Mr. Pinderhughes reflects, “The way jazz developed historically and in how it relates to this film, with how jazz is presented now, is that it’s academic, old, or complex, but just like most black art forms, they came from ‘the hood’ first. This film comes from poverty and struggle of the streets, it doesn’t come from schools or academies, so that’s what jazz means to me. So, what we do with jazz music, especially representing iconic folks like Billy Higgins and Max Roach, is the inspirations that were part of this film, those are members that were openly pro-black, about the music speaking in the most freeing way possible, people who are from the streets, not from concert halls.”

Ms. Folayan adds, “Ya, during the scoring process, it was spiritual, and there’s something about jazz improvisation tradition, it’s not like you can do just anything, can’t just be turned out, it has to be felt. It was crazy working with Samora when we both felt it at the same time.”

“Ya, and in order to have those moments, you have to all be in a space to be willing to fail. Because if I was pressured to get it right the first time, I wouldn’t have been able to get to where we got, and that’s why I was so happy to go through that process with them. For this particular project, it was really important that it not be me just doing stuff in isolation, then sending it to them. We would go to each other’s house and work…it was super organic between us.”

I ask Mr. Pinderhughes to talk about what it was like to communicate emotion to both a musician (Mr. Davis) and not a musician (Ms. Folayan)? He suggests, “Ya you know, because they’re clearly both artists, it wasn’t really that different. Even though Sabaah doesn’t play (instruments), she is ‘a musician.’ All her family are musicians and she thinks like a musician. They both knew what they wanted and it was my job to just translate it, like for example, the idea of chapter markings, that came late in the process but was an idea Sabaah had from the beginning. So, we tried a couple things that didn’t work but then we had that time and space and we figured it out. It required the right musicians and me figuring out what they were trying to get to and being able to translate that. Damon is a producer, so we used some of his songs and mine, but a bunch we produced together.”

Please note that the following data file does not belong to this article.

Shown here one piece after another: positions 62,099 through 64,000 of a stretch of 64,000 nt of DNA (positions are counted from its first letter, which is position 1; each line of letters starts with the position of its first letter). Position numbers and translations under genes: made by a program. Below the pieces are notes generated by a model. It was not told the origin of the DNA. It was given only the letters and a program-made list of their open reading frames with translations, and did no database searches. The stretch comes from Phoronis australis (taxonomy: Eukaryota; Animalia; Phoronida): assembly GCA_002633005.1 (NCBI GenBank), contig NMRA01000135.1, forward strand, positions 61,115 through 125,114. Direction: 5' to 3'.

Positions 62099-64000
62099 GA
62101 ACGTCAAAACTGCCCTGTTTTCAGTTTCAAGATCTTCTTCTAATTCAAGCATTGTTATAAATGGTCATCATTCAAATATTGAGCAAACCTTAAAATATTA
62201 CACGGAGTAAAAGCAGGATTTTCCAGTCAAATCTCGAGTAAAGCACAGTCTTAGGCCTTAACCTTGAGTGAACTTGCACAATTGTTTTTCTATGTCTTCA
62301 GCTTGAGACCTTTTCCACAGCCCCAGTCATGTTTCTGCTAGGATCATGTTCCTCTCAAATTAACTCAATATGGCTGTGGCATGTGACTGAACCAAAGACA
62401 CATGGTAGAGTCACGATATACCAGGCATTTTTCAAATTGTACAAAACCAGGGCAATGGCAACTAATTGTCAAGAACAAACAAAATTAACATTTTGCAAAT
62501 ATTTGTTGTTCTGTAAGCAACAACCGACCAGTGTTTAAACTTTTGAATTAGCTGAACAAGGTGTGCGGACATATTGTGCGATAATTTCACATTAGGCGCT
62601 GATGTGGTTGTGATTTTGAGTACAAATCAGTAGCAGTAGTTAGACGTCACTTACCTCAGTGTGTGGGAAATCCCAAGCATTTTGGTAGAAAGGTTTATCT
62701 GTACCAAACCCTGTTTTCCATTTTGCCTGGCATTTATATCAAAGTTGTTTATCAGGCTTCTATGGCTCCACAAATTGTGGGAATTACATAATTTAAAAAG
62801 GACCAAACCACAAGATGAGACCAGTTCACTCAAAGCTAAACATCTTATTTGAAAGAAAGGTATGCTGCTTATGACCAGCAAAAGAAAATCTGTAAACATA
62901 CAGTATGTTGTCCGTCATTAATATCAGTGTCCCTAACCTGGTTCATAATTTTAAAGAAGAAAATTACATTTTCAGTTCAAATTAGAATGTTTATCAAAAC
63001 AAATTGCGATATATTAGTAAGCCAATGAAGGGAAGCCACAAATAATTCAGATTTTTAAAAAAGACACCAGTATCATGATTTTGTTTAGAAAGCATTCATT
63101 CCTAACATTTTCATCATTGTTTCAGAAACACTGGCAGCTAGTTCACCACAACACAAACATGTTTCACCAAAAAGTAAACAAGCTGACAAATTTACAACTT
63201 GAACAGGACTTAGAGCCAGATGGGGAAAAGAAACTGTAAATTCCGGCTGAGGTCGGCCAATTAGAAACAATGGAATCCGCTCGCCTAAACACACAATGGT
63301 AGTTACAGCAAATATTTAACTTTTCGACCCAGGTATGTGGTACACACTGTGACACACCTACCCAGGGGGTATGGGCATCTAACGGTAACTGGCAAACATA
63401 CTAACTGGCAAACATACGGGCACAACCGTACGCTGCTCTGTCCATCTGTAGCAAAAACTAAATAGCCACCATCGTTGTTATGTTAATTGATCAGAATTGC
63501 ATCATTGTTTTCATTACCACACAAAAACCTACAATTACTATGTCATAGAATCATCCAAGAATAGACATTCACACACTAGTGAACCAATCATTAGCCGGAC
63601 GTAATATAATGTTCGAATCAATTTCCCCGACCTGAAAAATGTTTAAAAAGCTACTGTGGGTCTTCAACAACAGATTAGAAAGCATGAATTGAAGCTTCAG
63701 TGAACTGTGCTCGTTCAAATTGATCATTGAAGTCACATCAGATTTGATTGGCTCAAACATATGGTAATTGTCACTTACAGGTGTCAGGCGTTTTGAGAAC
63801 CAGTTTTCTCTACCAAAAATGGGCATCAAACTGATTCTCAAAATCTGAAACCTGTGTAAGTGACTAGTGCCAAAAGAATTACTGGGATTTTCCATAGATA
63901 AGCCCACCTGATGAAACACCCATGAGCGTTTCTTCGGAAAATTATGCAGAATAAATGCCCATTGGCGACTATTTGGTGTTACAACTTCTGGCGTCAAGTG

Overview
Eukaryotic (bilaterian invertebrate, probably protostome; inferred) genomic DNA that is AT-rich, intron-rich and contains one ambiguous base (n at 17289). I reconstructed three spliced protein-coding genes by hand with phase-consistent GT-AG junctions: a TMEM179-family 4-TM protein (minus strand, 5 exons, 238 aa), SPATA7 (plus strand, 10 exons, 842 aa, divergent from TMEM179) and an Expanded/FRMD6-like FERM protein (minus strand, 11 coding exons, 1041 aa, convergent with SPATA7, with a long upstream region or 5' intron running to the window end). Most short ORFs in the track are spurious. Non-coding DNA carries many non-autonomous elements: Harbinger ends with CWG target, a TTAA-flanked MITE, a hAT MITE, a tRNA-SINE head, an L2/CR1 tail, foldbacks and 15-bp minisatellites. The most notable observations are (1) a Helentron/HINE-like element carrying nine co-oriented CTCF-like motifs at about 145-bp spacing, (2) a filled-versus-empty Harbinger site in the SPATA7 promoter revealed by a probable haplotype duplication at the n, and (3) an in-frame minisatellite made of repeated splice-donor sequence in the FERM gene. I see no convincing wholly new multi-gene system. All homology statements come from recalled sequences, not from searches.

Mr. Davis elaborates, “St. Louis is a landmark, monumental place but so are every musical forms that’s come out of the United States, whether it’s blues, jazz, rock, and we wanted to deliver it so it felt like St. Louis. Chuck Berry, one of the inventors of rock ‘n roll, would come out and play in St. Louis once a month. Ike and Tina Turner. I’m from East St. Louis, my last name is Davis, so ya, Miles Davis was a major influence in my life, and more importantly, who these people were in the world, when it comes to their political stances. My parents were a little older, so this music was what I heard just by proxy coming up that other kids my age didn’t. Musicians were at the forefront of that political era movement, and similarly to what’s happening today, the hip-hop community came out in support for Ferguson.”